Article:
Children's Social and Emotional Well-being in Singapore

Shum-Cheung, Hoi Shan, Tan, Annie, Chua, Yee Sian, Hawkins, Russell, Lee, Alex Ka But, Shiu, Maria, and Fung, Daniel (2008) Children's Social and Emotional Well-being in Singapore. Research Monograph , 7 . Singapore Children’s Society, Singapore.

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This Monograph is the seventh published by the Singapore Children's Society, and continues to reflect the Society's concern with the well-being of children generally, in its widest sense. There is no shortage of research done around the world on the factors that affect the development of children, and their essential psychological needs are well understood. However, knowing what kind of care is developmentally good for children is one thing. Discovering whether it is being provided is another. This cannot be ascertained from research done elsewhere. It has to be done locally. This Monograph is thus an essential contribution to our understanding of the state of well-being of children in Singapore.

The authors have taken care to design the study to include parents and children in the same family. Few studies have been able to do this, yet it is a design that makes the comparison of parent and children's responses especially meaningful. The responses were obtained independently and concurrently, so do not reflect an effort by children to mirror their parents replies. It is therefore reassuring to discover that on most counts there is relatively little discrepancy between responses from parents and children, who both tend to report positively on relationships within the family. As the authors say in their summary of results, "Almost all the children liked their family members and friends, and had good relationships with these significant persons in their lives" (p.4).

This reassuring finding suggests that a proper concern with children who, for one reason or another have difficulties, needs to be kept in perspective. Children can be the victims of bullying, or maltreatment; or they may be lonely; or live anxiously in homes torn by parental disharmony; or they may be simply neglected by parents who are too busy with the necessities of work and daily life. Anyone actually working with children in need can testify to the existence of all these and other problems. Many readers will think of children they know who do not fit the optimistic pattern of the results. However, the findings in this monograph, while they should not lead to complacency, should help us realise that these difficulties tend to be the exception rather than the rule. Furthermore, because good family relationships are a means to buffer the inevitable stresses of life, the prognosis for coping with such stresses is much improved when children like their family members. Families, for such children, are part of the solution rather than part of the problem.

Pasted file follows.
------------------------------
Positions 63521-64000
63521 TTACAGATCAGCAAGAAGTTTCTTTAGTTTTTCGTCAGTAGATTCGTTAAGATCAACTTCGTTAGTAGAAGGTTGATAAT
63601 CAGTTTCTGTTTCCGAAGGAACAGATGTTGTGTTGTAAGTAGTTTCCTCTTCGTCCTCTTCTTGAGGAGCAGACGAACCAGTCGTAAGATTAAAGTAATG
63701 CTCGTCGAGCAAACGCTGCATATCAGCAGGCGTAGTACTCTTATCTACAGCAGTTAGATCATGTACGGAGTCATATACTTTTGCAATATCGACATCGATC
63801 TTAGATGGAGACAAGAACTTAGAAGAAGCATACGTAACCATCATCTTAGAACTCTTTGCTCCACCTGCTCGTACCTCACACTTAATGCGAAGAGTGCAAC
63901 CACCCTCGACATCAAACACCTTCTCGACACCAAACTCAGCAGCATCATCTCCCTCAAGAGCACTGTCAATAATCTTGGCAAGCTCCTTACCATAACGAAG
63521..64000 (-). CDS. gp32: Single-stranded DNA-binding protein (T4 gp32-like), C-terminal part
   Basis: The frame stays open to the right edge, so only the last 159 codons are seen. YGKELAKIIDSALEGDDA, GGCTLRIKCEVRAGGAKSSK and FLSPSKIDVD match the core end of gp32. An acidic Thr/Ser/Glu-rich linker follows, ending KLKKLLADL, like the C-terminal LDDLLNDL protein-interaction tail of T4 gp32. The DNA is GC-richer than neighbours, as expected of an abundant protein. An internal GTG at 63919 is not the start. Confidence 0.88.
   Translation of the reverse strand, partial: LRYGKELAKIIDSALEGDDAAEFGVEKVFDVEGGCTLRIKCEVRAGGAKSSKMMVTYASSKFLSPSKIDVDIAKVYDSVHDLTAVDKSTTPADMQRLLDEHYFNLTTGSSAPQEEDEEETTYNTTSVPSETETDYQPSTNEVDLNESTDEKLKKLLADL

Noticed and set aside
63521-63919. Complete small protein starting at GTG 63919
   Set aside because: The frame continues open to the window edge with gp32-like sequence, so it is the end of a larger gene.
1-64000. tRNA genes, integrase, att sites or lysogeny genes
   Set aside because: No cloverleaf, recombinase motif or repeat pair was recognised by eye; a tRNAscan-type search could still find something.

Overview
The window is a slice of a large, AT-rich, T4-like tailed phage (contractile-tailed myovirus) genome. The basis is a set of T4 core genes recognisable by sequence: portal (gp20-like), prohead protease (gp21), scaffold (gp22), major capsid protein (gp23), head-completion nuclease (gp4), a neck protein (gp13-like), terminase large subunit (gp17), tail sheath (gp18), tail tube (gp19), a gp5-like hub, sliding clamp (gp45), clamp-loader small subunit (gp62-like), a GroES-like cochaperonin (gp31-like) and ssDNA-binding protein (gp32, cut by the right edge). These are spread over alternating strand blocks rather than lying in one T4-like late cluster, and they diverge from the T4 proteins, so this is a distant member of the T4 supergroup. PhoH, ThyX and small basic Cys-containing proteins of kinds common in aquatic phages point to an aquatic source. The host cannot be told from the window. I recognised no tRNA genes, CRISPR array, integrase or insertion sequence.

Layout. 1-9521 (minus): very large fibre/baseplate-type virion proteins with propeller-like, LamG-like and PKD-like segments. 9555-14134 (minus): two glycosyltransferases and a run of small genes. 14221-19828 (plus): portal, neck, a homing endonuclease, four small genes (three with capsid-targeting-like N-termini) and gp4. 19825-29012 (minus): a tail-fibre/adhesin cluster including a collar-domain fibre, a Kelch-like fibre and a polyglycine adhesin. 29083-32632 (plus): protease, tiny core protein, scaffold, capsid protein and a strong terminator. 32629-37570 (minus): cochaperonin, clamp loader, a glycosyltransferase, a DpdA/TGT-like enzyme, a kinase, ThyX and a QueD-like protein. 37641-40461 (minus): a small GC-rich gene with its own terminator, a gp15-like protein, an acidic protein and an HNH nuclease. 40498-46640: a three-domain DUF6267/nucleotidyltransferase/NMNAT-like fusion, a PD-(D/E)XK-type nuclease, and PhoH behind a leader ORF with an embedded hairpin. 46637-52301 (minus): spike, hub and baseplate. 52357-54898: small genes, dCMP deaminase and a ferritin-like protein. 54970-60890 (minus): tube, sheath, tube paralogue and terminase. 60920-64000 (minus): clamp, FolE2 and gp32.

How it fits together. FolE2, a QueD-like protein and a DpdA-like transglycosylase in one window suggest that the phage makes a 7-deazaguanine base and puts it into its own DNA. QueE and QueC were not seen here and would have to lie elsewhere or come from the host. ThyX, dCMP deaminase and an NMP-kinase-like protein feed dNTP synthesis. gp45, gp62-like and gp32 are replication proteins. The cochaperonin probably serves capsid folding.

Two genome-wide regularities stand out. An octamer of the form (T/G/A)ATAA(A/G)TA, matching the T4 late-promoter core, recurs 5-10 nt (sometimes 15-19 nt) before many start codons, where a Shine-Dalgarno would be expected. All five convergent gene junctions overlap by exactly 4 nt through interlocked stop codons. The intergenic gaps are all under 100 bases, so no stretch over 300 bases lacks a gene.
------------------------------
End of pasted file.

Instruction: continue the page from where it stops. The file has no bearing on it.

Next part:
To bring relief and happiness to children in need is the core mission of the Singapore Children's Society. This Monograph is a step in implementing that mission, for by measuring the range of responses it will help to define such children and their needs. They are those children whose responses do not fit the reassuring pattern of the majority, and they will alert us to problems. The authors are to be congratulated for a comprehensive piece of work, which I believe will be of use to a wider readership, and, as the Chair of the Research Committee, it is my pleasure also to thank the Society for its far-sighted commitment to research of this nature. Knowledge of the state of the family in general is very necessary to ground specific service provisions and efforts to realise the mission of the Society, and this Monograph is, I believe, a worthy step in that direction.

Item ID: 17105
Item Type: Book (Non-Commercial)
ISBN: 978-981-08-1016-0
Keywords: children, social emotional well-being
Date Deposited: 27 Jun 2013 23:05
FoR Codes: 17 PSYCHOLOGY AND COGNITIVE SCIENCES > 1701 Psychology > 170106 Health, Clinical and Counselling Psychology @ 50%
16 STUDIES IN HUMAN SOCIETY > 1607 Social Work > 160702 Counselling, Welfare and Community Services @ 50%
SEO Codes: 92 HEALTH > 9205 Specific Population Health (excl. Indigenous Health) > 920501 Child Health @ 50%
97 EXPANDING KNOWLEDGE > 970117 Expanding Knowledge in Psychology and Cognitive Sciences @ 50%
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